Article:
“Communicate truthfully.” You keep using that phrase, Mr. Fucetola. I do not think it means what you think it means. Of course, I suppose Mr. Fucetola could argue that he’s not being as disingenuous as I perceive him to be in that most of the supplement hawkers making health claims for their foods or supplements probably do believe them to be true and therefore are not, strictly speaking, lying. That doesn’t mean that such claims shouldn’t be regulated.

At least Mr. Fucetola is honest enough to point out that the purpose of the DSHEA of 1994 was to permit more—shall we say?—liberal “free speech” by supplement manufacturers and sellers. That “free speech” in practice frequently means “making stuff up.” Of course, many of us here at SBM have been quite critical of the DSHEA of 1994. Although well-intentioned to some extent in trying to clarify different standards for regulation for foods compared to medications, in essence the DSHEA has turned out to be a huge boondoggle that allows supplement manufacturers to label their supplements as “foods” when they are in reality being sold for medical purposes. Even when it takes an even more “liberal” interpretation of the definition of “food” or “nutrient” to make them cover many of the supplements being sold in the U.S. Peter Lipson quite rightly referred to this law as a “travesty of a mockery of a sham,” basically pointing out that sellers of supplements, for example, have a “get out of jail free” card and can make almost whatever claims they want for supplements as long as they include a Quack Miranda warning and keep their claims vague enough. The most famous examples are claims like the ever-infamous claim that a supplement “boosts the immune system” or “promotes detoxification.” Reports from the Government Accounting Office and the Institute of Medicine recommending tighter regulation of dietary supplements have in general come to naught.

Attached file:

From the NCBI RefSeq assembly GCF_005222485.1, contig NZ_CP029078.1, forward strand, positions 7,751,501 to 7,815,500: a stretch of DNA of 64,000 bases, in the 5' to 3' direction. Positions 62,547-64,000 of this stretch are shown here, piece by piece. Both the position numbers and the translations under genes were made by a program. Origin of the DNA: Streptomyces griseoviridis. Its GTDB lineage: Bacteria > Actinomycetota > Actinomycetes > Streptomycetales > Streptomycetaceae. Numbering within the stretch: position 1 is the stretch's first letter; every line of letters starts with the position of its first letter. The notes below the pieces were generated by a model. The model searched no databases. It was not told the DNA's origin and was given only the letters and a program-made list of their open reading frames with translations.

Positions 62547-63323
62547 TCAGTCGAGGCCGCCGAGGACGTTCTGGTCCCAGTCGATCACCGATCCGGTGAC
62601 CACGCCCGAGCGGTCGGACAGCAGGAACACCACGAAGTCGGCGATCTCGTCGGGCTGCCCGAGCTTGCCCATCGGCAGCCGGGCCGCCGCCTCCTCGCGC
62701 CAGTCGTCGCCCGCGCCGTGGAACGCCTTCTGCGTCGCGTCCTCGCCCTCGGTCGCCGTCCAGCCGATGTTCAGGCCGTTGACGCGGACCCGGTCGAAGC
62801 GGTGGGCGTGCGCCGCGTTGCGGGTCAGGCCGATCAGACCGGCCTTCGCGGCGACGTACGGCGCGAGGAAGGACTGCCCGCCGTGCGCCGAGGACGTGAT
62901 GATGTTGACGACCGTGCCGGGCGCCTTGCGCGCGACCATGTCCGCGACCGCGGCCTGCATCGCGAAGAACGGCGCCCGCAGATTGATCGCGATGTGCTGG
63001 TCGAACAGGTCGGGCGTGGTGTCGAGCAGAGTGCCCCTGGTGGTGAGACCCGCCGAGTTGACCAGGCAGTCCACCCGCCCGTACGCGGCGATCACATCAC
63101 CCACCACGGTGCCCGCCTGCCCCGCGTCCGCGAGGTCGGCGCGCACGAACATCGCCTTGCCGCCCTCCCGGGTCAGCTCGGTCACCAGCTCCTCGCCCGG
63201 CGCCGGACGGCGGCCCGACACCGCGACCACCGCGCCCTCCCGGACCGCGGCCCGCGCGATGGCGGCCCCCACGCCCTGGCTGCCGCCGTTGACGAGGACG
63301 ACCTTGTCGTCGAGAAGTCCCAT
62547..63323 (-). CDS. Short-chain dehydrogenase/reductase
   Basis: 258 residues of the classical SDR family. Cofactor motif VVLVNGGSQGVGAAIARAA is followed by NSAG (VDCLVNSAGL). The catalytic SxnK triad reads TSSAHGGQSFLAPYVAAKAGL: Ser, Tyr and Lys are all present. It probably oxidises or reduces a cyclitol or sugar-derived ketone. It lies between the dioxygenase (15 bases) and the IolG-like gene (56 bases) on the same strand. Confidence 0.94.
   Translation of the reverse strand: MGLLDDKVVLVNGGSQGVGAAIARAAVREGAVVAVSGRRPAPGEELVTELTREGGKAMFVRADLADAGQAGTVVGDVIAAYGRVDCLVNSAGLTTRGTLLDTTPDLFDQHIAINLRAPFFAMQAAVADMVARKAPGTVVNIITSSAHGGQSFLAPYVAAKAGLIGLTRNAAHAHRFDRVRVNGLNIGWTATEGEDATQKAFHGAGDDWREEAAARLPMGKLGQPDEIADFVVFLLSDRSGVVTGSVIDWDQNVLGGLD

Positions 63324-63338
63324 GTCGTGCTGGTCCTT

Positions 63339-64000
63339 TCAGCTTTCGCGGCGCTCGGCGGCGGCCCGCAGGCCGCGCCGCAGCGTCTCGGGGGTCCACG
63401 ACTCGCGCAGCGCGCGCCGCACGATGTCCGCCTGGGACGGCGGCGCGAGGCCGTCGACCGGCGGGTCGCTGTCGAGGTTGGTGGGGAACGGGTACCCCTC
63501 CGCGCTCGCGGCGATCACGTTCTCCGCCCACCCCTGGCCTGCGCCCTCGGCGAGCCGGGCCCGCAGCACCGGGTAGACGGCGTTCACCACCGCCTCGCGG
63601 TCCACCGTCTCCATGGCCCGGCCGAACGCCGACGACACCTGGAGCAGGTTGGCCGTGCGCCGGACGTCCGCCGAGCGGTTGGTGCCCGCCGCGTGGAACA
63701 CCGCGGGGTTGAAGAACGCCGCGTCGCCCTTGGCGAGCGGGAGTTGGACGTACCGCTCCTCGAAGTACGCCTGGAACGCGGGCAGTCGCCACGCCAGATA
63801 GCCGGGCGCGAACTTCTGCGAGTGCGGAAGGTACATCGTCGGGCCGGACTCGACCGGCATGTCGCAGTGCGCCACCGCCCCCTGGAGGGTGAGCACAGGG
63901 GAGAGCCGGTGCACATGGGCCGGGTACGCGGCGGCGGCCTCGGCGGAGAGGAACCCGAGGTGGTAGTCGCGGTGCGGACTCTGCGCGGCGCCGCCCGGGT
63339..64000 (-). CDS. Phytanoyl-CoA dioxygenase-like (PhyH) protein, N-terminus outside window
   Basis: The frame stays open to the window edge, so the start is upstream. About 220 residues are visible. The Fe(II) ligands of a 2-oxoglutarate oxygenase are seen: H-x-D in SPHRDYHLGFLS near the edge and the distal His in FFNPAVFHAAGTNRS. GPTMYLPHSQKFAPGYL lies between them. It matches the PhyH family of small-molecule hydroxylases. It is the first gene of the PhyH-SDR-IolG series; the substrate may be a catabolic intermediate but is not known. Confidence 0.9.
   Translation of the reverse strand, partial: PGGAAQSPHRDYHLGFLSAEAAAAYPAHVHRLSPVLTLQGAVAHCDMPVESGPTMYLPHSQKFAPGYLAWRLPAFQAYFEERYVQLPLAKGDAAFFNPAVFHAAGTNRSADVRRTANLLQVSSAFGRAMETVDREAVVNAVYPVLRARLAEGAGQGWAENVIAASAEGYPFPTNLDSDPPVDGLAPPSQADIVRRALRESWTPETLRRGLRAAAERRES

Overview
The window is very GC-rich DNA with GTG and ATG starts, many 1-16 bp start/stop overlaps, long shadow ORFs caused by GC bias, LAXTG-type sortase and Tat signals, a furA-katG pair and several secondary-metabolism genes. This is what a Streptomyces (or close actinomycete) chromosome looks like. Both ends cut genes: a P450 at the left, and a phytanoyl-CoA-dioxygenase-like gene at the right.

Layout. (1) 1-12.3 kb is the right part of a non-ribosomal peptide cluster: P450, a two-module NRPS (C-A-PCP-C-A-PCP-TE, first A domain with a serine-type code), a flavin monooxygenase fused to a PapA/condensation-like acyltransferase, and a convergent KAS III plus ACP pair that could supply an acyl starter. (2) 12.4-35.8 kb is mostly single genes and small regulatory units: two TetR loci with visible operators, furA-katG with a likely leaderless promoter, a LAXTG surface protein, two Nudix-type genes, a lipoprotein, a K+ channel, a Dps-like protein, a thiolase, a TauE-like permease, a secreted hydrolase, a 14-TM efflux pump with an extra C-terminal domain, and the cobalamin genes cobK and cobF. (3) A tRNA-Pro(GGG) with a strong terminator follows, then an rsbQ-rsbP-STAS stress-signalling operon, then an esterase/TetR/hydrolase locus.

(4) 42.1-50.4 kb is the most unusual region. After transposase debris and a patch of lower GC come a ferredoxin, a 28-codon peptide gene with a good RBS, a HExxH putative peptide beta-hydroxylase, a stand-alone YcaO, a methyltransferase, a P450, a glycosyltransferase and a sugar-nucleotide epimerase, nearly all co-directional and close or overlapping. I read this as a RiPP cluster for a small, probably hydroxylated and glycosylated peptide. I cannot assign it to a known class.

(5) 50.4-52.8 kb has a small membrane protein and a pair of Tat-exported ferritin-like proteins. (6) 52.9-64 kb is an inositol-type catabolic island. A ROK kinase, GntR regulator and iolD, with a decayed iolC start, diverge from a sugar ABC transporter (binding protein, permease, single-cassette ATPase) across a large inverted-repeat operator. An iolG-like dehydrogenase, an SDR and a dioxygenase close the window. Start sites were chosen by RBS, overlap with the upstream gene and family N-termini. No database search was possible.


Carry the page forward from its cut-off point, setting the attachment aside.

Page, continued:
The reason such calls have come to naught is because supplement manufacturers have become an increasingly powerful lobbying force and as a result have successfully managed to beat back any serious modifications to the DSHEA. Some of this is due to the increasing popularity of supplements. (A recent survey found that 50% of adults take some form of supplement.) Some of it is also due to the increasing number of pharmaceutical companies manufacturing supplements, a product that allows them to make what they want with very little of that pesky interference from the FDA. Supplements are highly profitable, too, and it doesn’t cost $1 billion to bring a new supplement to market, as it does for many new drugs. As a result certain powerful legislators are in the pockets of the supplement industry. For example, about a year ago, Senators Orrin Hatch (R-UT) and Tom Harkin (D-IA), the former of whom has received large contributions from supplement manufacturers in his state and the latter of whom is a true believer most responsible for the creation of the National Center for Complementary and Alternative Medicine (NCCAM) beat back an attempt by Senators John McCain (R-AZ) and Byron Dorgan (D-ND) to pass the Dietary Supplement and Safety Act of 2010. This law would have eliminated some of the loopholes in the DSHEA of 1994. At the time John McCain was facing a serious primary challenge to his reelection effort from the Tea Party right and caved because he decided that he couldn’t be perceived as being in favor of more government regulation.